Can These Swarming Drones Improve Disaster Response?

The tiny drones build a map of a building's environment to give first responders a look inside.

Photo Caption: One of a number of tiny drones being used by researchers at Carnegie Mellon University.

Researchers at Carnegie Mellon University are working on tiny drones that can be deployed inside of a building after a natural disaster to give first responders a look inside.

Here’s how it works. A larger drone drops off several of the tiny drones into the disaster area. Those drones, which can communicate with each other, create a map of the inside of the building and relay information about air quality, temperature, radiation, etc. The drones are

The larger drone, which can fly for about 30 minutes, will have a built-in camera to provide a live video link.

Pie Zhang, an associate professor at CMU leading this research, says it will be about 10 years until this technology will be in the hands of rescue workers.

“We can put a lot of these inside a building,” Zhang says. “They can fly into walls, and because they are light they’ll hit the wall and nothing will happen, but [the drone] will know where the wall is and communicate that.”

[Source:] PC World




About the Author

Steve Crowe · Steve Crowe is managing editor of Robotics Trends. Steve has been writing about technology since 2008. He lives in Belchertown, MA with his wife and daughter.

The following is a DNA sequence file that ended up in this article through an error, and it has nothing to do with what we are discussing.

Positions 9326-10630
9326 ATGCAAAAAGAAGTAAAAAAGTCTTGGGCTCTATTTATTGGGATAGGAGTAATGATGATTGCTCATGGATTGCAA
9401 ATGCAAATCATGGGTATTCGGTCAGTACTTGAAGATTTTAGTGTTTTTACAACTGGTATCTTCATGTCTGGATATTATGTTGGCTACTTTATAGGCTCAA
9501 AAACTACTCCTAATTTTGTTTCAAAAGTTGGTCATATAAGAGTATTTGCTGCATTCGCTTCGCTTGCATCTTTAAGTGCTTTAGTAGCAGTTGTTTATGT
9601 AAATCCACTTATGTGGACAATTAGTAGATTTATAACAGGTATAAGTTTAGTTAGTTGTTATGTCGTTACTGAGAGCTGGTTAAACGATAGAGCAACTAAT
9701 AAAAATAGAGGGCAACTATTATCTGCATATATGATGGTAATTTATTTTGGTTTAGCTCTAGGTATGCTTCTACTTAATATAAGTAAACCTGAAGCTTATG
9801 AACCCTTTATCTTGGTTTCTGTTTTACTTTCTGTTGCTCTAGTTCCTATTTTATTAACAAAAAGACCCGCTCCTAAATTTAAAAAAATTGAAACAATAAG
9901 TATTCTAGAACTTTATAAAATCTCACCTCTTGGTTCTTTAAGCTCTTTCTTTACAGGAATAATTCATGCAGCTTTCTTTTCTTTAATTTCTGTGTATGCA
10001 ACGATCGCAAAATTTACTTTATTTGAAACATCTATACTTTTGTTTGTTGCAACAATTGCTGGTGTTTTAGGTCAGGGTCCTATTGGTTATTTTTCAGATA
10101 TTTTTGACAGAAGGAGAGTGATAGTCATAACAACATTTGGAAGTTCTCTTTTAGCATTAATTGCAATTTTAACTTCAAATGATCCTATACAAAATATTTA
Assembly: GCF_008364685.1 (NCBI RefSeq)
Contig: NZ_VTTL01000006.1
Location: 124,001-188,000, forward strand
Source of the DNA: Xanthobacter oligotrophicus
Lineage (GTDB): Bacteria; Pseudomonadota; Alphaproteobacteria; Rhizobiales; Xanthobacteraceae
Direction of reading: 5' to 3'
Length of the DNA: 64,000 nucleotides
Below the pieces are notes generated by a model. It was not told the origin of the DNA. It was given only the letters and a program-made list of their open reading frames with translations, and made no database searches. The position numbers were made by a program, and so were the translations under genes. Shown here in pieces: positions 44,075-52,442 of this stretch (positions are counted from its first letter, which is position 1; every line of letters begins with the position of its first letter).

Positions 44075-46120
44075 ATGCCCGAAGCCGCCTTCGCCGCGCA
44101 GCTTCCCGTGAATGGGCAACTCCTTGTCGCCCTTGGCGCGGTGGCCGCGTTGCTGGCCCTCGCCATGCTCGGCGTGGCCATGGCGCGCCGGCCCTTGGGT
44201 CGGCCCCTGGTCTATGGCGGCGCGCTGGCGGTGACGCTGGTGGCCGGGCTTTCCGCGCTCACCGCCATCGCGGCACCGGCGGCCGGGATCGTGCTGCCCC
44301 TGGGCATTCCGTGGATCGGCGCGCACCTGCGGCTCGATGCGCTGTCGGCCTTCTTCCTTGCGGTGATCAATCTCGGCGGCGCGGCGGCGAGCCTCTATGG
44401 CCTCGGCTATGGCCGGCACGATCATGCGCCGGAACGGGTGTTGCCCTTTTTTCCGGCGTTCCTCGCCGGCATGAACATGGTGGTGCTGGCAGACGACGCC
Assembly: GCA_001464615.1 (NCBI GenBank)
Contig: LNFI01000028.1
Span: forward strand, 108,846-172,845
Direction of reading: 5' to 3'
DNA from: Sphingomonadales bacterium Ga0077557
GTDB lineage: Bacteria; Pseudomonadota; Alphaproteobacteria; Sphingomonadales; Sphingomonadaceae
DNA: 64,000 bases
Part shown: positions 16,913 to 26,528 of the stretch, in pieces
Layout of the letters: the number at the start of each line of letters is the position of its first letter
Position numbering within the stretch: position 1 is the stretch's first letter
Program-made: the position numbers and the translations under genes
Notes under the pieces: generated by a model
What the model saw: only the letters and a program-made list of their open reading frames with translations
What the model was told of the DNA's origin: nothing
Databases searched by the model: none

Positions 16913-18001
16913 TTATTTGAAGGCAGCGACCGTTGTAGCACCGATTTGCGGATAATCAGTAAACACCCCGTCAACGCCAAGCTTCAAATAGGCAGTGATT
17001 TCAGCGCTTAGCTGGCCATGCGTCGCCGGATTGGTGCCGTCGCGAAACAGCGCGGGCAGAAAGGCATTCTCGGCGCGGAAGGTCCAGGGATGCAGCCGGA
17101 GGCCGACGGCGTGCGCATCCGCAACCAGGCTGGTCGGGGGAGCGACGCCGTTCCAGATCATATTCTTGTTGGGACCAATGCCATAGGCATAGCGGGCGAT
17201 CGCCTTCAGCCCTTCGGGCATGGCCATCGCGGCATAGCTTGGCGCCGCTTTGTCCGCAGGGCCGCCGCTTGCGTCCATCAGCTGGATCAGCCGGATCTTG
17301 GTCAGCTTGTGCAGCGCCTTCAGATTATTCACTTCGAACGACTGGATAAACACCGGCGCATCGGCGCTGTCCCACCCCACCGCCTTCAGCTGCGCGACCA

Contact Steve Crowe: scrowe@ehpub.com  ·  View More by Steve Crowe.




Comments



Log in to leave a Comment

Article Topics

Robot Fun · Drones · News · Media · Videos · Drones · Video of the Day · All Topics


Editors’ Picks

Autonomous Snake-like Robot to Support Search-and-Rescue
Worcester Polytechnic Institute is creating autonomous snake-like robots that can navigate through...

Love Writing About Robotics and AI? Robotics Trends is Hiring!
Robotics Trends and sister site Robotics Business Review are growing and adding...

WiBotic PowerPad Wirelessly Charges Drones
WiBotic’s PowerPad wirelessly charges everything from large industrial drones to smaller...

Meet Jing Xiao: WPI’s New Director of Robotics
In January 2018, Jing Xiao will become the new director of the Robotics...